I watch the boys every Saturday morning for 3-4 hours so Jessie can get time out
I am actively engaged in the life of my community group, including the weekly evening meeting
I hang out with guys one night a week, preferably on a back porch with good food and drink
I call my parents and Drew & Sarah twice monthly
I meet with a spiritual mentor (Tim Beltz or Rich Plass) at least monthly for mentoring and soul care

Calling & Vocation

Verse: “I proclaim Christ, admonishing and teaching everyone with all wisdom, so that we may present everyone perfect in Christ. To this end I labor, struggling with all his energy, which so powerfully works in me” (Col. 1:28-29).

Vision: I am a pastor, called by God and biblically qualified by my conversion, maturity and giftedness, and affirmed by the elders of Sojourn. As the executive pastor of Sojourn East, I prioritize pastoral presence, teaching, community life and leadership development. As a result of my intentionality and purposefulness in ministry, people around me and behind me are thriving in Christ and full of vision and love.

Values:
Shepherding

Action Steps:
I review my ministry vision and plan and ideal week on Sunday afternoons
I prioritize pastoral presence with our leaders and members
I limit “people time” including services and meetings to 25 hours weekly
I plan my top priority and daily goals each work morning before checking email
I carefully prepare and rehearse for every bit of public teaching and communication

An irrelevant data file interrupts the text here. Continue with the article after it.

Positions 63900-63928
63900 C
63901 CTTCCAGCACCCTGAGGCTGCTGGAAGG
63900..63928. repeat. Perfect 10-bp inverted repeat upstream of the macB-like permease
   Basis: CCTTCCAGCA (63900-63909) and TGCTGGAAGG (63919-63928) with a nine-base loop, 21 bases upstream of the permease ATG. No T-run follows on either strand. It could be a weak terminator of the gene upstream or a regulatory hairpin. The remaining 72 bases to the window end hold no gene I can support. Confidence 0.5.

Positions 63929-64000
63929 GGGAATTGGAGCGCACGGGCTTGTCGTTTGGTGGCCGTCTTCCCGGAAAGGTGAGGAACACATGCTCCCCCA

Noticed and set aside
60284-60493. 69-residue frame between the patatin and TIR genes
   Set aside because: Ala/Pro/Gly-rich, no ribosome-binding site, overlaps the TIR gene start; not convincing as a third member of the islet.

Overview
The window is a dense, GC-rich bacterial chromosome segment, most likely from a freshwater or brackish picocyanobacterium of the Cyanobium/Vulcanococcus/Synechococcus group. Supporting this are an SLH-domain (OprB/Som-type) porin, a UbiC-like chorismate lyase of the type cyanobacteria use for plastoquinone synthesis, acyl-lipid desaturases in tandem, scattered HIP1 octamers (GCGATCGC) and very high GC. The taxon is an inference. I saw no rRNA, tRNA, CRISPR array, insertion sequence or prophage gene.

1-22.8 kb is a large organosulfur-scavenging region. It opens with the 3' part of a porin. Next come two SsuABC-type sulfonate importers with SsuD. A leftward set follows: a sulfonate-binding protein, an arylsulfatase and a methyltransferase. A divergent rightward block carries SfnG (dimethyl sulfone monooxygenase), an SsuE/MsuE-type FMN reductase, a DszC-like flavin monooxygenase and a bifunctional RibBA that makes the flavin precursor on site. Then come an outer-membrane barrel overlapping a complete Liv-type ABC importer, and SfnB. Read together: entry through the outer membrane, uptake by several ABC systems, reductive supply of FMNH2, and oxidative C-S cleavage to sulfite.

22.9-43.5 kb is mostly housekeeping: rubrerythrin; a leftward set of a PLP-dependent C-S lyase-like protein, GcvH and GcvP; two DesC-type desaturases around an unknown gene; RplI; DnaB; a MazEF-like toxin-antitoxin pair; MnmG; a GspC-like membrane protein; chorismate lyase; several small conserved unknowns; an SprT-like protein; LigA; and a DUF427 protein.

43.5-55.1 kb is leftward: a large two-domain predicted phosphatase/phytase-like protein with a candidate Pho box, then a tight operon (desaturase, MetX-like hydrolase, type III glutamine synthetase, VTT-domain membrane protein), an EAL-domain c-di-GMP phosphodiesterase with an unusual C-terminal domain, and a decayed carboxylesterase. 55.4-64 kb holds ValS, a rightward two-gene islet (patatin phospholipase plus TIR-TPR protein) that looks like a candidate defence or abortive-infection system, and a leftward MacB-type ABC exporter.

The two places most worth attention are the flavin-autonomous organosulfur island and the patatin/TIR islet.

I spend Friday afternoons on vision projects, planning and personal development
I check in with each of my eight key people at least by phone/text at least once weekly

***

You’ll notice I have about 25 action steps total, but I’ve been doing this every week for four years, so consider starting with 8-12 and work up from there. Some of these are far more challenging for me than others, and you want to strike a balance between challenging yourself and being helpful and realistic with your way of being and life planning.

In a later essay, maybe I’ll tell you what pages 3-8 of my rule of life document look like. But that may be a few months, so get started on all this and let me know when you’re ready for step two.

In everything, remember the purpose of the rule of life: To intentionally create time and space to enjoy deep fellowship with God, so that he can reorient and direct your days to increasingly glorify him along the way.

Be easy, folks.

 

***

For more on the historical development of the Rule of Life, see Peter Scazzero’s Emotionally Healthy Spirituality and Gerald Sittser’s Water from a Deep Well: Christian Spirituality from Early Martyrs to Modern Missionaries. For more on life planning, see Daniel Harkavy’s Becoming a Coaching Leader and Michael Hyatt’s forthcoming book with Harkavy, The Life Plan Manifesto. For the best resource on time and priority management, check out Matt Perman’s What’s Best Next: How the Gospel Transforms the Way You Get Things Done.

4 Responses to “Writing a Rule of Life”